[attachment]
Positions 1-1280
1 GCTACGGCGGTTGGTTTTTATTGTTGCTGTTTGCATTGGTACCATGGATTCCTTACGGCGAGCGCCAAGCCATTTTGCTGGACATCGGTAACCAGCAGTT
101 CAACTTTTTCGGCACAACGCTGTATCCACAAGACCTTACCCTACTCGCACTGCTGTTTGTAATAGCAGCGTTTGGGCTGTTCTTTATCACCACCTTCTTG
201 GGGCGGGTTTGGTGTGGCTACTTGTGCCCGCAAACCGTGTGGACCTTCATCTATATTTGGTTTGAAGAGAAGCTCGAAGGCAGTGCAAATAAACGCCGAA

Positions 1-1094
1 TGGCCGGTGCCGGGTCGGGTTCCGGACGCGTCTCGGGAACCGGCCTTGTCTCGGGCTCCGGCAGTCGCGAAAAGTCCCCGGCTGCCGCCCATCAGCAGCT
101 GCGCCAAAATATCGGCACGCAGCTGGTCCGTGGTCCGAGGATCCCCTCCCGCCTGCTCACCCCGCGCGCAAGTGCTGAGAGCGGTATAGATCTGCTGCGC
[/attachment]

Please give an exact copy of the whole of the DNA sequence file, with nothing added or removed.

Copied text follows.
Positions 1-1280
1 GCTACGGCGGTTGGTTTTTATTGTTGCTGTTTGCATTGGTACCATGGATTCCTTACGGCGAGCGCCAAGCCATTTTGCTGGACATCGGTAACCAGCAGTT
101 CAACTTTTTCGGCACAACGCTGTATCCACAAGACCTTACCCTACTCGCACTGCTGTTTGTAATAGCAGCGTTTGGGCTGTTCTTTATCACCACCTTCTTG
201 GGGCGGGTTTGGTGTGGCTACTTGTGCCCGCAAACCGTGTGGACCTTCATCTATATTTGGTTTGAAGAGAAGCTCGAAGGCAGTGCAAATAAACGCCGAA

Positions 1-1094
1 TGGCCGGTGCCGGGTCGGGTTCCGGACGCGTCTCGGGAACCGGCCTTGTCTCGGGCTCCGGCAGTCGCGAAAAGTCCCCGGCTGCCGCCCATCAGCAGCT
101 GCGCCAAAATATCGGCACGCAGCTGGTCCGTGGTCCGAGGATCCCCTCCCGCCTGCTCACCCCGCGCGCAAGTGCTGAGAGCGGTATAGATCTGCTGCGC